A strange thing happened to me last week. I had just come out of the drugstore and gotten into my car when the door suddenly opened and a woman got into the backseat. I swung around and was about to tell her that my yellow car wasn’t a taxi and ask her to leave when she cried urgently, “Please take me to a women’s shelter.”
That’s when I noticed the black eye, the split lip and the blue marks on her arms. That galvanized me into starting the engine and pulling away from the curb. I headed for the shelter where my sister worked. On the way, the woman told me her story. She was living common-law with a man twice her age. Things had started off fine until he got laid off. He began drinking and the physical abuse began.
There were times when she couldn’t go to work because of a black eye of a busted rib. He threatened to kill her if she left him. For years, she lived in constant fear. Even after he got another job, the abuse still continued. He forced her to quit her job and she lived as a prisoner in the apartment they shared. She couldn’t go anywhere or talk to anyone. She was alienated from her family and friends. Life was hell on earth for her and there were times when she was tempted to end her life. She would rather die than continue to live as she was–in fear and pain.
Then, today, a thought to leave came into her head. The door which was usually locked from the outside to prevent her from leaving was unlocked. It wasn’t like him to do that. Taking that as a Divine sign, she put on her shoes and walked out of that hellhole, closing the door behind her.
She ran down the stairwell, avoiding the elevator and ran outside. She spotted the yellow car and me inside it and got in. “I know that this isn’t a taxi but I was compelled to get into it.”
When she said that, I realized it was God who had orchestrated the whole thing. I was going to stop by the drugstore in the afternoon but He told me to go when I did instead. He wanted me to be there when this woman needed someone to take her to a shelter where she would be safe. I’m humbled that He chose me to be a part of His rescue plan. And it was no coincidence that my sister worked at the emergency shelter. Before we arrived at the shelter, I called her to let her know the situation and that we were on our way.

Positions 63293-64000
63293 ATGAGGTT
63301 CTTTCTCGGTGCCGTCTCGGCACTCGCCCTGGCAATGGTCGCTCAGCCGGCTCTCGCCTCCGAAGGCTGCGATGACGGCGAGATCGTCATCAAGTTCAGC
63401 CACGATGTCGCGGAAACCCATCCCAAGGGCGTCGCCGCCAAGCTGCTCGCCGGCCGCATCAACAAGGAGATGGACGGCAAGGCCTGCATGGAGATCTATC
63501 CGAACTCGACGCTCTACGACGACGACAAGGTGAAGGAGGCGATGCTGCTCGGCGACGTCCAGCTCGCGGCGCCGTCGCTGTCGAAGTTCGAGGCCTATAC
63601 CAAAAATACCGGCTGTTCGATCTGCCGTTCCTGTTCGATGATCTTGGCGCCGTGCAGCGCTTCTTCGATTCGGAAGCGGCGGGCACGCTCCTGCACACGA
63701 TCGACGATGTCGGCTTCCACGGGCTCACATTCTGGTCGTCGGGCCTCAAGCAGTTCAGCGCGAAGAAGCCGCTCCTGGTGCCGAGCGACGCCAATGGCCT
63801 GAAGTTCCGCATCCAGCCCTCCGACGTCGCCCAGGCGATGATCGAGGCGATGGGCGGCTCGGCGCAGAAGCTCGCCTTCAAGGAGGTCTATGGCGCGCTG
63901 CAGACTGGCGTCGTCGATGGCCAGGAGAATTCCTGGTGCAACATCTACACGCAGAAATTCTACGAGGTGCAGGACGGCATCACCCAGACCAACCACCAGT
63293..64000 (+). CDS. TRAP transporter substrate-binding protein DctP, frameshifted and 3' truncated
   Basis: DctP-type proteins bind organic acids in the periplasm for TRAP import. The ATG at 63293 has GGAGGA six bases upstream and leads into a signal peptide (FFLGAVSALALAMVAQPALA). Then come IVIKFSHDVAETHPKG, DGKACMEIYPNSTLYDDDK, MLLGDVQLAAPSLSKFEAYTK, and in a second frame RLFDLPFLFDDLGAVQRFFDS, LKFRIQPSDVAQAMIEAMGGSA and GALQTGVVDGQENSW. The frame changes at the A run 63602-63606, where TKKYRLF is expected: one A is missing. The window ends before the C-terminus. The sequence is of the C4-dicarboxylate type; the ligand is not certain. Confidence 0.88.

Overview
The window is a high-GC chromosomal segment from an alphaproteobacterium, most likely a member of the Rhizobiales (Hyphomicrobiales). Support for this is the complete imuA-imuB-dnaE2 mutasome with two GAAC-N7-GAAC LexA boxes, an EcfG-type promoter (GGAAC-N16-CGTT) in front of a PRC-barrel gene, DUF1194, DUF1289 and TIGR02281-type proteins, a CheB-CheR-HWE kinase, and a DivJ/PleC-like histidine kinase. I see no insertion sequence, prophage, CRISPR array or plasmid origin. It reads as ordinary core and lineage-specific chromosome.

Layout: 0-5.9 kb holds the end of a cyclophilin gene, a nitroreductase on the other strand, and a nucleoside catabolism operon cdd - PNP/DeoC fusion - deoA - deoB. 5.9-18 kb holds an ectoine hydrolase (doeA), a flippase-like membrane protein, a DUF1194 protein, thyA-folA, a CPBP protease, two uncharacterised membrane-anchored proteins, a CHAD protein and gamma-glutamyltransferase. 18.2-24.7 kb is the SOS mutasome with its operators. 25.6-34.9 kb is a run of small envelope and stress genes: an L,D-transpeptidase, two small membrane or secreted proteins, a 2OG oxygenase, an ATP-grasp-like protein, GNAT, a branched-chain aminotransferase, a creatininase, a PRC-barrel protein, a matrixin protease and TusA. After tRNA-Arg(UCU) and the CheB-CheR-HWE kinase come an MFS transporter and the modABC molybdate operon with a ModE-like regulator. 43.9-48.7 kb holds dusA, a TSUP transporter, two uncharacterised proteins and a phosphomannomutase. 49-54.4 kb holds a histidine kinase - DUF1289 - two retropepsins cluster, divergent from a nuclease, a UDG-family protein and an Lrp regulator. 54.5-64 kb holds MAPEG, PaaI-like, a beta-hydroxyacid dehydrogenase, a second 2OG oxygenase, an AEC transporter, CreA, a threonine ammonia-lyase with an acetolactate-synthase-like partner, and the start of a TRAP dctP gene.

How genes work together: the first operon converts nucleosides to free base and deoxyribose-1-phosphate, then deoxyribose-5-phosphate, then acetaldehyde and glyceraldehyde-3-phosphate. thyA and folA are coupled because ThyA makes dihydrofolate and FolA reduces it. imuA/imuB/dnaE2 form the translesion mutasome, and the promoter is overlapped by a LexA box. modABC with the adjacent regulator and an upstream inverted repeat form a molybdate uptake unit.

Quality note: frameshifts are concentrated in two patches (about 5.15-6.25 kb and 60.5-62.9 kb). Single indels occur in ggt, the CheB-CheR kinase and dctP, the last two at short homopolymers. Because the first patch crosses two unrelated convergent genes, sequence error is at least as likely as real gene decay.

My sister was waiting in the lobby when we walked in. I said to the woman, “This is my sister, Zofia. She will take care of you.”
Zofia said to me, “Thanks for bringing her, Casimir.” She smiled kindly to the woman. “You’ll be very safe here.”
The woman nodded gratefully. Then, she looked at me. “Thank you for bringing me here,” she said. “You saved my life.”
“It was God who saved your life.”
“Yes,” she agreed. “And He used you to help me.”
I couldn’t argue with that. All I could say was, “I’m thankful that He did.” I said goodbye to her and left her in Zofia’s care.
This incident happened two years ago. The last I heard of the woman was she had left the shelter and was living outside of the United States. Zofia had received a note from her letting her know that she was engaged to a wonderful Christian man.
She asked Zofia to tell me that she was working at a not-for-profit faith based organization which provided hope, encouragement, support, education, spiritual direction and assistance for women, who used to be in abusive and destructive relationships. She wrote in her note, “God helped me so that I can in turn help others.”
I was very pleased to hear that she was doing well and that God was using her to help others. I don’t know what became of the man who abused her. What a shock it must have been for him to go home that day to find an empty flat. The woman he had used for a punching bag, had left him for good. It served him right. I have an aversion for any man who hits a woman. Still, I continue to pray for him because I believe that God can change him.
This story is fiction but it was written for International Day for the Elimination of Violence Against Women which is today, Friday, November 25.
There are 16 days of activism from November 25 to December 10. Find out how you can participate where you are. To learn more about Domestic violence and what the signs to look for, please check out this link. Take action. Raise awareness. Together we can help to eliminate violence against women.
Sources: Dei Hommes; Government of Canada